Bob Seeger wrote the song Katmandu when he was tired of his profession and wanted to escape. Hippy days are gone, but an observant person will notice marijuana growing wild in empty lots and alleys. Let me emphasize that you don’t need drugs to be high in Katmandu, because this city overloads your senses without a single enhancement. This is a place of extreme opposites. People wash themselves and their dishes from a roadside spigot. Modern appliances are taken home on the back of a bike. I found clarity and focus in Buddhist thangka art opposed by lung defying air pollution.
Traffic jams from hell don’t prevent appreciation of unspoiled mountain landscapes. The entire valley is a UNESCO site for important pilgrimages and monuments amid massive filth counter-balanced with beauty.
The profane competes with the revered and sacred. The ancient trade routes for salt, wool and silk continue to run through Katmandu. The amount of diversity and fusion of cultures left in the wake is unsurpassed.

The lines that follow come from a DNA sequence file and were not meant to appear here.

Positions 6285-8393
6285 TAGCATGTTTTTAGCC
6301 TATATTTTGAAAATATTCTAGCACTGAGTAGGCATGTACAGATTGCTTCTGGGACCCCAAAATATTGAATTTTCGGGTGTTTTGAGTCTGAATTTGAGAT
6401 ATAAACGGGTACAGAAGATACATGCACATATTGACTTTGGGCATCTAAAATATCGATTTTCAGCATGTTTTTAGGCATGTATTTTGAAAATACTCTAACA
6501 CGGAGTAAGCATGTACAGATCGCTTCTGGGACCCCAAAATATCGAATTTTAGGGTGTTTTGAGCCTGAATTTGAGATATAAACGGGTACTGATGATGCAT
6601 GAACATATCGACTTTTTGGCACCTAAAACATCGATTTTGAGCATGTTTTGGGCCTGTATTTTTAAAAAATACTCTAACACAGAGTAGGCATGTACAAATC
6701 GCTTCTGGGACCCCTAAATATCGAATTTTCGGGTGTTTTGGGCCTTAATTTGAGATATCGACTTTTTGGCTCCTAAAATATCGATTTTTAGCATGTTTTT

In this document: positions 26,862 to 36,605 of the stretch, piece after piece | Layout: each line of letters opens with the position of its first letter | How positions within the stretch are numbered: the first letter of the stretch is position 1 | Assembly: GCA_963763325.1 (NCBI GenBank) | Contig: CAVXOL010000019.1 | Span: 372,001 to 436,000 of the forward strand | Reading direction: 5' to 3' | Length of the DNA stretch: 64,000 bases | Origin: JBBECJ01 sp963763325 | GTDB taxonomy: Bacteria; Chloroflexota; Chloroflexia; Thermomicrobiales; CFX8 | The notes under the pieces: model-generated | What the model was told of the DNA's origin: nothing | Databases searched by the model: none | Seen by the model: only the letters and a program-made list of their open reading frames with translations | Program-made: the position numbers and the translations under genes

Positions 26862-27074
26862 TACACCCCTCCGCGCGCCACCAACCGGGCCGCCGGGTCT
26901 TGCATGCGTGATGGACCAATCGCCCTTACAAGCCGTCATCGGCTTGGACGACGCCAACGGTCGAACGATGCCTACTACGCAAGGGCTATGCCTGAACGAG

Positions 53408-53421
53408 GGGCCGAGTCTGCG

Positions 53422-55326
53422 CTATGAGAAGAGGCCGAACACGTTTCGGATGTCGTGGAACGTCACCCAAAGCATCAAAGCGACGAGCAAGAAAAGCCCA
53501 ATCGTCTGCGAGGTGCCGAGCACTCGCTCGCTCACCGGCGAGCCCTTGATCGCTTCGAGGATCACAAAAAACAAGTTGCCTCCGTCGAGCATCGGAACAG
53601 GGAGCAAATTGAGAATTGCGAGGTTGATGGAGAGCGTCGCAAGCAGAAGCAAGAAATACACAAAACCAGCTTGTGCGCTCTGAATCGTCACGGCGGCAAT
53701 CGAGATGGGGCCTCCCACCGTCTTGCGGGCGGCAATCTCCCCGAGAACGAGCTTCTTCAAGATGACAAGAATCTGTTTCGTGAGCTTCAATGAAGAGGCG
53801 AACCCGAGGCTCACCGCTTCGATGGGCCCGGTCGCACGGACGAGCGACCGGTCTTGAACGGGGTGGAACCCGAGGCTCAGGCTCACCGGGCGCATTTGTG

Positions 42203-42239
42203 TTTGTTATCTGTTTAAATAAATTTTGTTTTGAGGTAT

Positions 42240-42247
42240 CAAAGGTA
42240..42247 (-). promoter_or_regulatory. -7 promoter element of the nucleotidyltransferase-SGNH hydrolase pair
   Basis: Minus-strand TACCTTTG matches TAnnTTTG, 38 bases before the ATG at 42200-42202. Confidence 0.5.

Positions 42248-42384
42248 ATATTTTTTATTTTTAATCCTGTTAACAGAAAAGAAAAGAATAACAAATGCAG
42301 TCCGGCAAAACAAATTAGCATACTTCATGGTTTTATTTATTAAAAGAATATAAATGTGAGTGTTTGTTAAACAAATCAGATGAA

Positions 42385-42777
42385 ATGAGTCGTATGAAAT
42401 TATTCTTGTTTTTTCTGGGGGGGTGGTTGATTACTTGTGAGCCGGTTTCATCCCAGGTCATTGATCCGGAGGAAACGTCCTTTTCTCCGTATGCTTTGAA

Katmandu is the odd, bizarre, benevolent, always in a hurry, yet most compassionate and loving place on the planet.
Is Katmandu schizophrenia or extreme reality? It is really entertaining or downright controversial. I can’t imagine anyone not loving it here.
Fifteen minutes out of the airport I saw my first cremation at the river edge. While flames consumed the body, little girls walked in the muddy water with magnets trying to find offerings in the funeral ashes. Despite this macabre observation, I had a profound experience talking with a Brahman priest who spoke about our mission in life and karma. He blessed me, touching my heart with a force that I still feel today.
Monkeys’ ran around stealing cotton candy. Strange men who call themselves Holy pose around the stupas coaxing tourists to take pictures, for a price. It seemed like a creative way to be a beggar, but who am I to cast accusations? My guide made an astute observation, “Don’t all religions want to be paid?”
Soak it all in. Stop to see. Touch. Smell. Taste using your fingers the local way. Chant mantras with the background roar of motorcycles. Listen to singing bowls and inhale incense. Still your breath. Calm your mind amongst chaos. Dance with joy on the street with someone you don’t know. Reach out. Embrace. If I ever get out of here, I’ll go back to Katmandu.